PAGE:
Condition or disease Intervention/treatment Phase
Migraine Headaches Other: Craniosacral therapy Procedure: Low strength static magnets Not Applicable

Layout table for study information
Study Type : Interventional  (Clinical Trial)
Actual Enrollment : 66 participants
Allocation: Randomized
Intervention Model: Parallel Assignment
Masking: Single (Outcomes Assessor)
Primary Purpose: Treatment
Official Title: Craniosacral Therapy in Migraine: A Feasibility Study
Study Start Date : September 2006
Actual Primary Completion Date : May 2009
Actual Study Completion Date : September 2010

Resource links provided by the National Library of Medicine

MedlinePlus Genetics related topics: Migraine
MedlinePlus related topics: Headache Migraine

Arm Intervention/treatment
Experimental: 1
Craniosacral therapy administered once a week for an hour by a trained craniosacral therapist.
Other: Craniosacral therapy
Eight weekly 45-minute sessions with therapist

Active Comparator: 2
Low-strength static magnets placed around the body for periods of up to an hour once a week.
Procedure: Low strength static magnets
Placement of magnets on/around subject body by therapist; frequency: weekly for 45-minutes x 8 weeks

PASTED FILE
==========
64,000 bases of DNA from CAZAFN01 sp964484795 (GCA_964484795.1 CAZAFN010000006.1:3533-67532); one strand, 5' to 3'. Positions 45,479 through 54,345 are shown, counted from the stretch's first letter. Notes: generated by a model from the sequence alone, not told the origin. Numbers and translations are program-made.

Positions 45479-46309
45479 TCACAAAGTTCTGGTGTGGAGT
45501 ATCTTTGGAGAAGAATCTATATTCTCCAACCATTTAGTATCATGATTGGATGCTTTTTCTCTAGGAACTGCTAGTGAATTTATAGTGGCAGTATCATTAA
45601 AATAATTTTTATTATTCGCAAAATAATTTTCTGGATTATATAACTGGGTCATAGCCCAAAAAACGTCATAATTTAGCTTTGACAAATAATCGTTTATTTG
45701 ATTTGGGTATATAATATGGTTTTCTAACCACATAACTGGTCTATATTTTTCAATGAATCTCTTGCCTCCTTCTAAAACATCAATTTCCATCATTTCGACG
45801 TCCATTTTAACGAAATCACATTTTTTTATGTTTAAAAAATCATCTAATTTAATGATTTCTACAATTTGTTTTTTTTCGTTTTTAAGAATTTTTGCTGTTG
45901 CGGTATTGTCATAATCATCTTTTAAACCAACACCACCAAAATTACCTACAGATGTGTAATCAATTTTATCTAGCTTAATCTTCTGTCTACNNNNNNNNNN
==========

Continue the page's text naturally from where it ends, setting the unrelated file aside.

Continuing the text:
Primary Outcome Measures :
  1. HIT-6 [ Time Frame: Post-treatment (end of 8 weeks) ]

Secondary Outcome Measures :
  1. Headache frequency [ Time Frame: Daily ]

Information from the National Library of Medicine

Choosing to participate in a study is an important personal decision. Talk with your doctor and family members or friends about deciding to join a study. To learn more about this study, you or your doctor may contact the study research staff using the contacts provided below. For general information, Learn About Clinical Studies.

Layout table for eligibility information
Ages Eligible for Study:   12 Years to 80 Years   (Child, Adult, Older Adult)
Sexes Eligible for Study:   All
Accepts Healthy Volunteers:   No

Inclusion Criteria:

  • Eligible subjects will be 12 years of age and above, either gender, meeting the 2004 International Classification of Headache Disorders (ICHD) criteria for migraine with or without aura, with a frequency of 5 to 14 per month and a headache history of more than two years. Patients must be under the care of one of the physicians participating in the study. Patients with chronic daily headache (more than 15 headache days per month) will be included only if they also have between 5 and 14 migraine headaches per month that can be clearly differentiated from chronic daily headache. Subjects or their caregivers must be willing and able to document headache characteristics and use of medications, as well as complete the assessment instruments. They must be able to come in for 8 weekly CST or LSSM interventions.